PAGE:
The Place for Mystery Since 1995
MysteryNet Home
TV Movies

Buy through our affiliates:
•  Mystery Guild Book Club
•  Buy Books
•  Buy Games

Using Discussion

Registering (FREE—required to post)

• Subscribe   • Edit Posts   • Personal Profile

Customization & Tools (For Members)

 [F] Mystery Net Community  / Mystery Greats  /

Nero Wolfe
We're curious if any other mystery buffs are addicted to Rex Stout. Is Wolfe truly an olympus of detection - compared with say, Poirot or Maigret?

Previous MessagesEarliest MessagesOutlineRecent Messages More Messages (30 previous messages)
Dee Holmes - 01:21pm May 10, 1998 PST(#31 of 128)

hellerfan, Robert Goldsborough has resurrected Wolfe & Archie, et. al., in recent years with The Last Coincidence, The Bloodied Ivy, The Missing Chapter, Death on Deadline, Murder in E Minor, and Fade to Black. He writes in cooperation with the Rex Stout estate. The settings are somewhat updated -- but not too much. And apparently the characters are ageless -- we know they are timeless.

hellerfan - 06:07pm May 10, 1998 PST(#32 of 128)

Stout kept his characters ageless in contempory settings. Goldsborough keeps up this tradition. I've read all his books. But his stories aren't as easy to get into as Stout's. As someone mentioned in an earlier message, you find yourself saying, "Arhcie wouldn't have done that," or "Wolfe wouldn't have said that." Nevertheless, it's been a while since a new one has been written, and I crave more Wolfe! I think there's a Woody Allen joke in this message somewhere.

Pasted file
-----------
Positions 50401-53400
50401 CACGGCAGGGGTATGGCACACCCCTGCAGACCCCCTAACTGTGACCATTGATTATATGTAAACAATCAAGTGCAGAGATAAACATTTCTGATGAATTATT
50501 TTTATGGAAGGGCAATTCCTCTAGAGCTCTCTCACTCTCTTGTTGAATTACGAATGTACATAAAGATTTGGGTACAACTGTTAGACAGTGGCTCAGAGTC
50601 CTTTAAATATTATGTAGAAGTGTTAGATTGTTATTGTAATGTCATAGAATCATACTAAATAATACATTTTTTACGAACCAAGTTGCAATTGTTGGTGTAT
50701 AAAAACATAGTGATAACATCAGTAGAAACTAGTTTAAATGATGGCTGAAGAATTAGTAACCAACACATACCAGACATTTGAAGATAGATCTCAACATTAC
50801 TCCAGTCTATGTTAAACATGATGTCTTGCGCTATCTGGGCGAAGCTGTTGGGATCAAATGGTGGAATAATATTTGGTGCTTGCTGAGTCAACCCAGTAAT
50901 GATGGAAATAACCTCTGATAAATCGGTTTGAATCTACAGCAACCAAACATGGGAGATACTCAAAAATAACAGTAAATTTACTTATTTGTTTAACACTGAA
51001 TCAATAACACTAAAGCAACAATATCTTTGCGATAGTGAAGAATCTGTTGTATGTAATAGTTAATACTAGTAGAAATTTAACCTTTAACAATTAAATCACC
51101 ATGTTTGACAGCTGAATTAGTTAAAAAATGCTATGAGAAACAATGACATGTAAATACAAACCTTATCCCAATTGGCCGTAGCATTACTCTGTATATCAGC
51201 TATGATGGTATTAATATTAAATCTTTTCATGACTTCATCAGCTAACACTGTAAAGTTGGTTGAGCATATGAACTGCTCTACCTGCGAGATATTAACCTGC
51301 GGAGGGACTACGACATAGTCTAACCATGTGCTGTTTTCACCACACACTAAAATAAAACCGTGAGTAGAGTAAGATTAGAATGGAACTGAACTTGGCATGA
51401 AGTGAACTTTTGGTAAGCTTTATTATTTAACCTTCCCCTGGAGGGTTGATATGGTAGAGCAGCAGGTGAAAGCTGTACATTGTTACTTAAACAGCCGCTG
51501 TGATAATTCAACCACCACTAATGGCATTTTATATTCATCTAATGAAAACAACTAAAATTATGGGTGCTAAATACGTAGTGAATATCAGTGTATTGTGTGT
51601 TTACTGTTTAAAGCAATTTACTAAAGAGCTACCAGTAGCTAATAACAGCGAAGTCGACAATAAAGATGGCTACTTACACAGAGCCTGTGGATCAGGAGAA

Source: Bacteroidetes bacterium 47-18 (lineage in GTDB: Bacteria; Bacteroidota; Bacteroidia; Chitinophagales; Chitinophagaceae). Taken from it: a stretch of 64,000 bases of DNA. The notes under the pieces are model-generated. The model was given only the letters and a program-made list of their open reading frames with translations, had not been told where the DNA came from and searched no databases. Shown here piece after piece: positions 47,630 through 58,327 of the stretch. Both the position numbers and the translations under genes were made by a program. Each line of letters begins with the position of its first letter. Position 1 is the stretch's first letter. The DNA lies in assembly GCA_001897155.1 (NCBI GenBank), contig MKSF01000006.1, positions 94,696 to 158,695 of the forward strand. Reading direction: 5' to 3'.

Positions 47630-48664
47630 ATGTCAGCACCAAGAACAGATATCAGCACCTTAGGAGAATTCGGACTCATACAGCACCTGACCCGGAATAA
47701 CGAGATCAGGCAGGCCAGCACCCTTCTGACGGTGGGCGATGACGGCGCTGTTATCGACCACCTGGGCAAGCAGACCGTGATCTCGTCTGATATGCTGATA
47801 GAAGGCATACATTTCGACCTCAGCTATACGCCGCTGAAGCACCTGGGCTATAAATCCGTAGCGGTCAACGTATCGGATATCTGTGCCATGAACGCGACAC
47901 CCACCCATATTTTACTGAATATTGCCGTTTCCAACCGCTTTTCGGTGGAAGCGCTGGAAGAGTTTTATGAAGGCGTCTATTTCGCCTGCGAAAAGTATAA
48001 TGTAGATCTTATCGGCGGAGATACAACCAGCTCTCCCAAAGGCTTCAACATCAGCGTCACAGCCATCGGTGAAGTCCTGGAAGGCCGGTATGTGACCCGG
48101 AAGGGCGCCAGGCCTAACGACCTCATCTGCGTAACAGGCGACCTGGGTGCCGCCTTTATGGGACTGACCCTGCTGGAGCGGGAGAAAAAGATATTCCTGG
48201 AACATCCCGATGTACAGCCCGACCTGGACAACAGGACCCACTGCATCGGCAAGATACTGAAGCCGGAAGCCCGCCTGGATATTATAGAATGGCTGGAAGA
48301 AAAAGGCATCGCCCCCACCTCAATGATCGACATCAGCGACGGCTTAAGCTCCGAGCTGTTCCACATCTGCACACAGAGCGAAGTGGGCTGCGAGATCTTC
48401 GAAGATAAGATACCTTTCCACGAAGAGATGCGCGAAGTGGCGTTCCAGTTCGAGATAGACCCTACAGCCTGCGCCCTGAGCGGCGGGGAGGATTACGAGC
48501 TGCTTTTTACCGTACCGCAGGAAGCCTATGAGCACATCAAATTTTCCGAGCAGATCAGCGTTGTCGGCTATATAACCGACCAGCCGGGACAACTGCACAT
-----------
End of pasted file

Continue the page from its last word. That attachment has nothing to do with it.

Paul Bergin - 12:44pm Jun 6, 1998 PST(#33 of 128)

My own picks for screen version of the Wolfe menangerie (every fan of Wolfe seems to play this game) are as follows: Wolfe: Victor Buono (he's dead, of course, but he would've been great in the role) Archie: Dennis Quaide (spelling of last name may be incorrect) Lt. Cramer: Robert Loggia Saul Panzer: Harry Dean Stanton Lily: Ellen Barkin I have no nominees for Fritz or Theodore. Fans of Lt. Cramer may not be aware that Stout once gave him his own novel -- Red Threads -- in which Cramer shows himself quite capable of solving a complicated crime without Wolfe's help. Similarly, Dol Bonner and Sally Colt, female PIs who appeared in the Wolfe stories got their own book titled The Hand in the Glove. Not as good as Red Threads, but interesting, nonetheless.

Paul Bergin - 08:11pm Jun 13, 1998 PST(#34 of 128)

I erred above. It's INSPECTOR Cramer, of course, not Lt. The Lt. was Rowcliff.

Stuart Hall - 03:27pm Jul 13, 1998 PST(#35 of 128)
Actor, budding mystery writer, community activist...